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Recently, the oracle separation between BQP and PH has been proven. Does this result tell us something about the relation between BQP-complete problems (e.g. approximation Jones polynomial solved by AJL algorithm) and BQP\PH? In particular, is the latter included in the former?

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Indeed I think it follows from (1) showing that evaluating the Jones polynomial is (Promise)BQP-complete, and (2) the existence of an oracle separation between BQP and the polynomial hierarchy PH, that (3) evaluating the Jones polynomial is not likely to be in PH. That is, evaluating the Jones polynomial is precisely in BQP\PH as you had proposed.

In detail, Raz and Tal had shown that the forrelation problem of deciding whether two Boolean functions $f$ and $g$ given by black-boxes are "forrelated" (e.g., whether the Fourier transform of $f$ is correlated with $g$) is, as an oracle problem, outside not just P, not just NP, not just AM, but even outside the entirety of the polynomial hierarchy PH. But, previously Aharanov, Jones, and Landau had provided an algorithm showing that evaluating the Jones polynomial is PromiseBQP-Complete.

Thus, because the Jones polynomial is BQP-Complete, there is a reduction from any problem in BQP (such as forrelation) to the evaluation of some Jones polynomial. Hence, we can relate forrelation to this evaluation, and use AJL's BQP algorithm to evaluate the Jones polynomial as a vehicle to evaluate the forrelation, but we can't evaluate the forrelation in PH because that was ruled out by Raz and Tal. Thus the particular Jones polynomial related to forrelation cannot be evaluated in PH, and therefore evaluating the Jones polynomial is in BQP but not in PH.


This is all rough and imprecise intuition about reductions relative to oracle separations, and also with respect to promises about the gap between the forrelations of $f$ and $g$ and the accuracy of the Jones polynomial evaluation. For me at least these require some effort to be particularly correct about, and I often get tripped up into the precise way to make the statements!

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Let me abstract the question a bit. We have two complexity classes: $\mathrm{C}=\mathrm{BQP}$ and $\mathrm{D} = \mathrm{PH}$, as well as a promise problem $A$ that's complete for $\mathrm{C}$. We also have an oracle relative to which $\mathrm{C}$ is not contained in $\mathrm{D}$. If I'm understanding the question correctly, it's asking if we can conclude that $A$ is not contained in $\mathrm{D}$. Certainly we cannot, which shouldn't come as a surprise given that even proving that computing the Jones polynomial is outside of $\mathrm{P}$ would separate $\mathrm{P}$ from $\mathrm{BQP}$.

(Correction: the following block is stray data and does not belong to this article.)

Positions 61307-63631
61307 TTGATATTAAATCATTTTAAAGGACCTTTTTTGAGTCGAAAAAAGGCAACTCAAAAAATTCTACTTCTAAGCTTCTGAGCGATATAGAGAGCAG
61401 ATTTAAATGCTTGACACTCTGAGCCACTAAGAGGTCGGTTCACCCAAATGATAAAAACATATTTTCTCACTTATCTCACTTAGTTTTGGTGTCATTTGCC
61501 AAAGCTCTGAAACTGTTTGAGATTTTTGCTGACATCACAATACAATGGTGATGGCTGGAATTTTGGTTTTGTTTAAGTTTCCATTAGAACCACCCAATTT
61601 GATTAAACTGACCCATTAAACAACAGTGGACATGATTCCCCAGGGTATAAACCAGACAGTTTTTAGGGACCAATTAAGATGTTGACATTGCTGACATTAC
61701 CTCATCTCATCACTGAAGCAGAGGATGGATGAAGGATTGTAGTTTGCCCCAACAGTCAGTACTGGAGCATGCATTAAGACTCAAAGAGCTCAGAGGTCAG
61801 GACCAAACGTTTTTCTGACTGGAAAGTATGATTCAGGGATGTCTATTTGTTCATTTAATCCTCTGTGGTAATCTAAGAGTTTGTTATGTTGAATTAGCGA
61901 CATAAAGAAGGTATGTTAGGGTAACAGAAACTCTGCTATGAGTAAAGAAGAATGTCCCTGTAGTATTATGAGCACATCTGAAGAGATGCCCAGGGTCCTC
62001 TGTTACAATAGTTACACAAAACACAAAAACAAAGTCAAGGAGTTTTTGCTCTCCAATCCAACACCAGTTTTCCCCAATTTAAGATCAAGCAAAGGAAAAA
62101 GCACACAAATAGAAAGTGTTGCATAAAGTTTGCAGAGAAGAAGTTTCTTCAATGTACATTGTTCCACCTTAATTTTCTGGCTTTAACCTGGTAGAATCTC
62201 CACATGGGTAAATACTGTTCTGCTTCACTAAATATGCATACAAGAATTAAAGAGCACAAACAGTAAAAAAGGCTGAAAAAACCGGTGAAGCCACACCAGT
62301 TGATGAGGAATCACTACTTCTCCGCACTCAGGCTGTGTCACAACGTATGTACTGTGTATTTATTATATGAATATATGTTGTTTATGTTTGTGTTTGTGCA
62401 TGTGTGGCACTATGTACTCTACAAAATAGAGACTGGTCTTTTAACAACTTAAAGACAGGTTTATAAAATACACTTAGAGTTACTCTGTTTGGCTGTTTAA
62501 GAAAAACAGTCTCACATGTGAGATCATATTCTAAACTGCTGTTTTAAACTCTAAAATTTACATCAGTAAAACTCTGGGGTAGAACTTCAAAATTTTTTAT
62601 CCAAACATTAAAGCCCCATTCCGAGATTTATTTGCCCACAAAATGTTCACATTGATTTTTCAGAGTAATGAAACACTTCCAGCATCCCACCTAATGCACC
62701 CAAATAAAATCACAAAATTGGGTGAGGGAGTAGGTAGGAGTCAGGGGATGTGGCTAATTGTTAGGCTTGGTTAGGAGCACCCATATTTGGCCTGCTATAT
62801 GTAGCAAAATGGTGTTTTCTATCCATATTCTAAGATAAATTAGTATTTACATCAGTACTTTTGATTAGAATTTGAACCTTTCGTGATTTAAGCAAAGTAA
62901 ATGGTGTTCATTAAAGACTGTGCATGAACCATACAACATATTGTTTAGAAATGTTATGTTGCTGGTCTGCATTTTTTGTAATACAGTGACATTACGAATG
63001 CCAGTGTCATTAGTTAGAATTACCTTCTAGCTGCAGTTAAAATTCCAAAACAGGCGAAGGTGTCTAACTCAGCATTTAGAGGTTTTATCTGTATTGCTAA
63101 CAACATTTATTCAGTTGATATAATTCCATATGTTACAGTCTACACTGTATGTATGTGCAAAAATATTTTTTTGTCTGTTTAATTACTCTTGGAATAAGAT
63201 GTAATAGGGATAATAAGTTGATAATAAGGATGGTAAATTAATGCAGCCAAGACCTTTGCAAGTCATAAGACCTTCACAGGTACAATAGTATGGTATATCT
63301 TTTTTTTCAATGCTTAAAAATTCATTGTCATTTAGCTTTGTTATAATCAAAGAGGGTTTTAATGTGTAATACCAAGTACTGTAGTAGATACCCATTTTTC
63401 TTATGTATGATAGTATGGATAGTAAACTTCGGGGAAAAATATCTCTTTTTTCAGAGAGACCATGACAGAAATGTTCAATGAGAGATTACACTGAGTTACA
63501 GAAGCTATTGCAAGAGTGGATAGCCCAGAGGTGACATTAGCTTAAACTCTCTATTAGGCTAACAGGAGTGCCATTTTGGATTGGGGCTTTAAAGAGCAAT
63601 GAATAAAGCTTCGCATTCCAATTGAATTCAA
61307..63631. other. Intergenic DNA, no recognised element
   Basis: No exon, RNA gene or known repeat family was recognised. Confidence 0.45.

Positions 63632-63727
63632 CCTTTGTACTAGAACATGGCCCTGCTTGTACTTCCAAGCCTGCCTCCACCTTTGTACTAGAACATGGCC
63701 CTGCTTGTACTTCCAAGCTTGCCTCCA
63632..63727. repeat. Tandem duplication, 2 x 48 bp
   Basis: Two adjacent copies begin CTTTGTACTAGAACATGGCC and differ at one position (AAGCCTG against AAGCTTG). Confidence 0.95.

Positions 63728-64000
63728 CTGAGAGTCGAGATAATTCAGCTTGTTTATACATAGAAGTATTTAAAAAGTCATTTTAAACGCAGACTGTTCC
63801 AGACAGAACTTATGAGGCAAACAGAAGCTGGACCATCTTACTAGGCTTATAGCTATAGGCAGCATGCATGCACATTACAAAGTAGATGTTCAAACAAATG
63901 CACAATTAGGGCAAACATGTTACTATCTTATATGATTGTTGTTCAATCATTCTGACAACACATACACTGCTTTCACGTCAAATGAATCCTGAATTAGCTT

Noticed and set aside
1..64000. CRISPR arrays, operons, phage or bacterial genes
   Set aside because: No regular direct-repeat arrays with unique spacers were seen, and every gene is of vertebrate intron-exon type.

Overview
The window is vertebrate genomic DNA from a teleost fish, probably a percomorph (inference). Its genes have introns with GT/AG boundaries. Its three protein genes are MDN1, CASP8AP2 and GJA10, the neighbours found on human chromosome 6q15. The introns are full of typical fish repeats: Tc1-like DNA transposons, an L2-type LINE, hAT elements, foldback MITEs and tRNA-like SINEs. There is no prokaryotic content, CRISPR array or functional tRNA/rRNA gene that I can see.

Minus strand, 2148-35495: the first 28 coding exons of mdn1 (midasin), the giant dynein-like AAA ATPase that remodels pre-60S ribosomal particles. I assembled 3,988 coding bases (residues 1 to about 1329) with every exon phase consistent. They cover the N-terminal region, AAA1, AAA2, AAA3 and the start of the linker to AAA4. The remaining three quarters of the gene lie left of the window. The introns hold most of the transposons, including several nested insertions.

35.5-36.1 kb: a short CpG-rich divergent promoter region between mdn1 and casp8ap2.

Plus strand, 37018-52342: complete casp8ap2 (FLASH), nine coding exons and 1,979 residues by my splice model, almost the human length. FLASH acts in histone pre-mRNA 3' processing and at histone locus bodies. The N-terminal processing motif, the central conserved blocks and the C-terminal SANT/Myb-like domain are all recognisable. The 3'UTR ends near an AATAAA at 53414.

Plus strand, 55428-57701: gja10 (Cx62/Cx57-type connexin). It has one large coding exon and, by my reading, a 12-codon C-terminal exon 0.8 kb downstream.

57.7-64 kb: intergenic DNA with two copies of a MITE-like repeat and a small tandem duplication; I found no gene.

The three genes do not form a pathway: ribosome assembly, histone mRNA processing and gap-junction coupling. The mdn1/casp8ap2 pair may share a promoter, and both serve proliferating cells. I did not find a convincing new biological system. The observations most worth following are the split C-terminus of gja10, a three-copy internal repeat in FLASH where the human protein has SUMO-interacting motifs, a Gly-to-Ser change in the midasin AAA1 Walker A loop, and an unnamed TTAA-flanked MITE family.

So, nothing that we currently know definitively rules out the possibility that approximating the Jones polynomial is in $\mathrm{PH}$. What we can say is that if computing the Jones polynomial is in $\mathrm{PH}$, then $\mathrm{BQP} \subseteq \mathrm{PH}$, so if this containment is not true then obviously computing the Jones polynomial is not in $\mathrm{PH}$ — but this conclusion is independent of any oracle separations. We can also say that if it were to be proved that $\mathrm{BQP} \subseteq \mathrm{PH}$, by this or any other method, then it would necessarily be a so-called non-relativizing proof, meaning one that fails to work when the underlying machines are able to make oracle queries.

However, this is not so far fetched. For an actual counter-example, take $\mathrm{C}=\mathrm{PSPACE}$, $\mathrm{D} = \mathrm{IP}$ (problems with interactive proof systems), and $A = \mathrm{QBF}$ (the quantified Boolean formula problem). There is an oracle (due to Fortnow and Sipser) relative to which $\mathrm{PSPACE}$ is not contained in $\mathrm{IP}$ (and in fact even $\mathrm{co}$-$\mathrm{NP}$ is not contained in $\mathrm{IP}$), but nevertheless $\mathrm{QBF}$ is contained in $\mathrm{IP}$ (as proved by Shamir). What exactly is the non-relativizing technique here? In essence it comes from the Cook-Levin theorem, which leads to the completeness of $\mathrm{QBF}$ for $\mathrm{PSPACE}$. In short, Boolean formulas don't make oracle queries.

But the same basic ideas (with a lot of added detail) are at play when showing that approximating the Jones polynomial is complete for $\mathrm{BQP}$. In particular, as far as I know there's no known reduction from an oracle problem like forrelation to approximating the Jones polynomial. We can go gate by gate in a quantum circuit and construct braid diagrams and so on to prove that approximating the Jones polynomial is complete for $\mathrm{BQP}$ — but how do you get queries to an oracle to be properly reflected in this process?

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